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The geophysical data for the Atlantic Ocean north of 30°N, and for the Labrador, Greenland, and Norwegian Seas, are sparse in comparison with those from the midlatitudes, but new information is being accumulated rapidly due to the stimulus of new ideas about ocean-floor spreading. This summary is based on, published data and such unpublished information as investigators have released.
The North Atlantic and the northern marginal seas are dominated by the Mid-Atlantic Ridge and its extension toward the Arctic Ocean. As elsewhere, the axial zone of the ridge is also an earthquake epicentral belt and is associated with high heat flow. Where sufficient magnetic observations have been made, magnetic lineations have been found to parallel the ridge axis.
In deep water north of 50°N, almost irrespective of geographic location, seismic-refraction results more closely resemble those from the Mid-Atlantic Ridge than those from ocean basins. In only one instance has a velocity as high as 8 km/sec been reported. Velocity below the deepest interface is commonly 7.4-7.7 kim/sec. In contrast to the zero or negative free-air gravity anomalies elsewhere in the Atlantic, a broad zone with free-air anomalies greater than +20 mgal spreads north of 25-30°N along the ridge, possibly extending over Iceland, the Denmark Strait, and the Iceland-Faeroe Ridge.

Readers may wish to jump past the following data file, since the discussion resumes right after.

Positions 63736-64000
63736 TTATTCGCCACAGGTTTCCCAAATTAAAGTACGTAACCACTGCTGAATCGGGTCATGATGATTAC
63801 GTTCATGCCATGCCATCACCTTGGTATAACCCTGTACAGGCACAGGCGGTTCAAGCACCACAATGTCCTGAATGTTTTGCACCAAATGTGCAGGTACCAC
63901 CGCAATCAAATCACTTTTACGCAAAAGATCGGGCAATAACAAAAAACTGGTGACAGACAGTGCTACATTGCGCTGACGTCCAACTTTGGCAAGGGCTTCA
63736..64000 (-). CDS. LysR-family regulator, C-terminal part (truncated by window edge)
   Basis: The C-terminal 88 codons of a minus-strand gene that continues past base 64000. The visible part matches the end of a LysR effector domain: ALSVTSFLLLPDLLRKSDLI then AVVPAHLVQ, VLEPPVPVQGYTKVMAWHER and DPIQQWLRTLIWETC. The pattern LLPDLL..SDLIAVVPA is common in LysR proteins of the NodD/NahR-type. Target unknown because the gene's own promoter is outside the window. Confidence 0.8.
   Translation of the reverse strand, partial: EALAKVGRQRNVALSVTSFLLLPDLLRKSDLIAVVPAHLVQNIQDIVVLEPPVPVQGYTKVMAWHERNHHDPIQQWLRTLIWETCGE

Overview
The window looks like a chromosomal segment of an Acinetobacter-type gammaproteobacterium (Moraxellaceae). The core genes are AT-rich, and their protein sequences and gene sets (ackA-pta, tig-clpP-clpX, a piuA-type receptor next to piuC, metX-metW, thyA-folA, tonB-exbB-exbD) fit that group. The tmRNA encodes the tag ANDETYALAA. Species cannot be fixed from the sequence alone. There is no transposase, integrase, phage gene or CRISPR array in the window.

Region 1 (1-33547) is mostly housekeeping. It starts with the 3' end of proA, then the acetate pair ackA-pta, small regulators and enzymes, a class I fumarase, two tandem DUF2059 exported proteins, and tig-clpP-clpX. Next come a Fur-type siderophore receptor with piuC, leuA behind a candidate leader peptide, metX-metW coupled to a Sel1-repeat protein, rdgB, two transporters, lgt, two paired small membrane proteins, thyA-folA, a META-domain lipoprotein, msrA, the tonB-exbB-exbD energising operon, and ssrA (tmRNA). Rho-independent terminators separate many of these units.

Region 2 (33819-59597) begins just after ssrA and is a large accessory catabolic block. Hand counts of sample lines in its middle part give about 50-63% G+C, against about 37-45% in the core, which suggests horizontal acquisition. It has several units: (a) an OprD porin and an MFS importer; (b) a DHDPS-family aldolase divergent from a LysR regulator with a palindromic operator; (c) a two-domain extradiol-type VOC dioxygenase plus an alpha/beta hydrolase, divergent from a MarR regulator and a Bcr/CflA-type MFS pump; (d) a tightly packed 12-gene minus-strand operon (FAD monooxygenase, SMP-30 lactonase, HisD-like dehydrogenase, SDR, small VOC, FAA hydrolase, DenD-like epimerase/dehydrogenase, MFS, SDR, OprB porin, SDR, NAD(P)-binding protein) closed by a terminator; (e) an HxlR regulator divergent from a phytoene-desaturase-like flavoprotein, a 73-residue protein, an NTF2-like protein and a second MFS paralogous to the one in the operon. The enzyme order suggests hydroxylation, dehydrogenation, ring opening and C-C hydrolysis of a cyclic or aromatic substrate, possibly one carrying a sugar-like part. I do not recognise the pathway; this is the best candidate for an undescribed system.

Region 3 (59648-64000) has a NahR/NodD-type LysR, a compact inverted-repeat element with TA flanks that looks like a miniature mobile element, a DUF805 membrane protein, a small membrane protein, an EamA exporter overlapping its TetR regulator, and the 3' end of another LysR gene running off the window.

South of Iceland the sediment cover in the North Atlantic is greater west of the ridge than it is on the east, and is thin or absent over the axial zone.
The ocean-floor spreading rate inferred from magnetic data is lower than elsewhere, being of the order 1 cm/yr. There is some indication of a magnetic pattern similar to that observed over midocean ridges paralleling the buried ridge structure in the Labrador Sea and Davis Strait. Anomalies are most apparent away from the center of the Mid-Atlantic Ridge, and are small or absent near the axis. This situation suggests that, although spreading may have occurred there, the region is now quiescent.
In summary, the region north of 50°N is characterized (1) by the almost complete absence of sub-moho velocities of 7.9-8.5 km/sec; (2) by a broad zone of positive free-air anomalies; (3) by widespread volcanism; (4) by magnetic anomalies in the ridge zone indicating a low rate of spreading that was rejuvenated recently; and 5) by topography strongly reflecting the presence of nearby landmasses and the ridge structure.
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